Friday, January 7, 2011
Irish Soda Bread
I'm a convert. A soda bread convert, that is.
It's not like I used to hate soda bread or anything. I don't even know that I ever even tried a regular piece before being diagnosed with celiac. And maybe that's why I was never particularly compelled to make a gluten-free version of it.
If only I had known, I might have tried this recipe years ago. It's a bread that sits on the fence, with a hint of sweetness on the one side and a slightly bitter aftertaste that gives you pause, and then makes you want to take another bite, and another, and another. It doesn't taste quite like a regular loaf of bread, but also doesn't taste like a dessert bread. It's fantastically in between the two, and to make it even better, it comes together very quickly since you don't need to proof any yeast. The raisins add intermittent splashes of subtle sweetness (hint: try using the raisins that are specifically for baking so they don't dry out as much). Absolutely perfect with a steaming cup of tea or coffee, this bread is pretty addictive.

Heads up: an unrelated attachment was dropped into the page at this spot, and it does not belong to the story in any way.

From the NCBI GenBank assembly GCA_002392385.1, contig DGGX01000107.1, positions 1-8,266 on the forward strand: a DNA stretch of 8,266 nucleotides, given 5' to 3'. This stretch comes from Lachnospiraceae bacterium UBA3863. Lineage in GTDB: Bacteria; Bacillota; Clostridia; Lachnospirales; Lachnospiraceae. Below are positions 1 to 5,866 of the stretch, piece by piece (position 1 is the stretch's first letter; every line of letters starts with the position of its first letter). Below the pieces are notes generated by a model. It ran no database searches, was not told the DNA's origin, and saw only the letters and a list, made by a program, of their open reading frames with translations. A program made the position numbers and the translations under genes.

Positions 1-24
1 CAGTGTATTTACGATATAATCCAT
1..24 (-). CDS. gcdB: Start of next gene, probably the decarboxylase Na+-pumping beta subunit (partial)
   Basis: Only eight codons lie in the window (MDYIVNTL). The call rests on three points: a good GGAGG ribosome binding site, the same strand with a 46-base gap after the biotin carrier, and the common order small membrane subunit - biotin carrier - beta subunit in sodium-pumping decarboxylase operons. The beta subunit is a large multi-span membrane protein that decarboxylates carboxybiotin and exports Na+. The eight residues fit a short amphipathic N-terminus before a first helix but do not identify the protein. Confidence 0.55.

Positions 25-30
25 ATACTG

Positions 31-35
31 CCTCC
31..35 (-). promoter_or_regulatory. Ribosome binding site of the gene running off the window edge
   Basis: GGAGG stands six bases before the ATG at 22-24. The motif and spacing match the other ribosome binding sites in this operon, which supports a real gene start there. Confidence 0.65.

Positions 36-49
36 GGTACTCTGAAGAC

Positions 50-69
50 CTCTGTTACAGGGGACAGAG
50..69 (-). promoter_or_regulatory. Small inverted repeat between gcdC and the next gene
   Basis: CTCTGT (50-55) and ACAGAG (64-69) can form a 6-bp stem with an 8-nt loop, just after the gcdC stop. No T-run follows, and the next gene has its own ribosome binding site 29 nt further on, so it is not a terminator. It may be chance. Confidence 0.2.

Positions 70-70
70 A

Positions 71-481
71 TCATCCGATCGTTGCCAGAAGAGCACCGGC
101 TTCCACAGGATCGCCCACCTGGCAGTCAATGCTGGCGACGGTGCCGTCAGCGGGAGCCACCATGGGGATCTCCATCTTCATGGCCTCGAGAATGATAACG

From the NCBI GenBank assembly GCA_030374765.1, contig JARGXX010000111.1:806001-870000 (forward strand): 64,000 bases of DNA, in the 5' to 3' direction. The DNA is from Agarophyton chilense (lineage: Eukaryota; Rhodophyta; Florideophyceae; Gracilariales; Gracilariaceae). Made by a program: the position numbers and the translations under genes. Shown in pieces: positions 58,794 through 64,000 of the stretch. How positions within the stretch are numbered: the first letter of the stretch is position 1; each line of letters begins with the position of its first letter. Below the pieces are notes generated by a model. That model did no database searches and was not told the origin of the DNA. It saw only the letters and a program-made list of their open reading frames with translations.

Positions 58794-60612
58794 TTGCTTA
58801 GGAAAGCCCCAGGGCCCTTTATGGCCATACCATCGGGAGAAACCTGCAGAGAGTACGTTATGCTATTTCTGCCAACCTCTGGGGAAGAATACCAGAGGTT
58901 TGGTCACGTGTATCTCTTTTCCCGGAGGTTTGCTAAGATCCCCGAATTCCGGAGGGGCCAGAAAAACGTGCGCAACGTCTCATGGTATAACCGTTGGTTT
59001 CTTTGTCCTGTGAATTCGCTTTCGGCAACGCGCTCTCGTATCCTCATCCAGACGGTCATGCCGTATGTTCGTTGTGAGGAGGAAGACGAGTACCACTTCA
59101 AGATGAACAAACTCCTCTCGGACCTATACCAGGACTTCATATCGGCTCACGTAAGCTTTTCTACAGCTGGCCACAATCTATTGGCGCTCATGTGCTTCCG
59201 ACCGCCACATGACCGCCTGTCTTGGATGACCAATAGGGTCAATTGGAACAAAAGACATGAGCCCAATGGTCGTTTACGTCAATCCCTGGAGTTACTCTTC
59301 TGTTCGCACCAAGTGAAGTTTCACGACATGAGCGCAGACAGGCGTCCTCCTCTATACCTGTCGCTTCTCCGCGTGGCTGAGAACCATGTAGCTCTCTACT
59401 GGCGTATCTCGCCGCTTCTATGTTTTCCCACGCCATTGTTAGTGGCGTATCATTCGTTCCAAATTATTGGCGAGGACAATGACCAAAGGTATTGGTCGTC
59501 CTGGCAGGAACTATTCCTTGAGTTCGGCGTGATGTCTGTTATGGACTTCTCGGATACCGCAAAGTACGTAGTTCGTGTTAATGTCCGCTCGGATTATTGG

Since I have learned not to trust my own taste buds as indicators of what others will find delicious, I tested it on several friends who can eat gluten; one friend took one bite before proclaiming "Oh, it's delicious!", while another (who is a huge fan of regular soda bread) called it, in his own words, "DAMN good" (he really did put that emphasis on DAMN, I swear).
Having never made a regular loaf of Irish soda bread before, I was unsure about the texture. I knew it was supposed to be a very sturdy bread, but even though it called for 30 minutes of baking, I got nervous after the top was dark brown after only 25 minutes and took it out of the oven then. It was baked through, but ended up being rather soft when it cooled. Unless you're really wanting that particularly hard texture, this isn't necessarily a bad thing, and besides, it firmed up quite nicely after 2 days in the fridge. However, if you want to eat a firmer loaf, I'd suggest either baking it for longer at a lower temperature (perhaps 325 F instead of 375) or making it a day or two before you want to serve it.
You can find the recipe I followed from the Gluten-free Goddess here. I used Sunmaid Baking Raisins, substituted a real egg for the egg replacer, and also brushed a thin layer of hemp milk over the top of the loaf before baking to give the crust more of a sheen and crunch. Make this when you have someone to share it with - they'll appreciate it!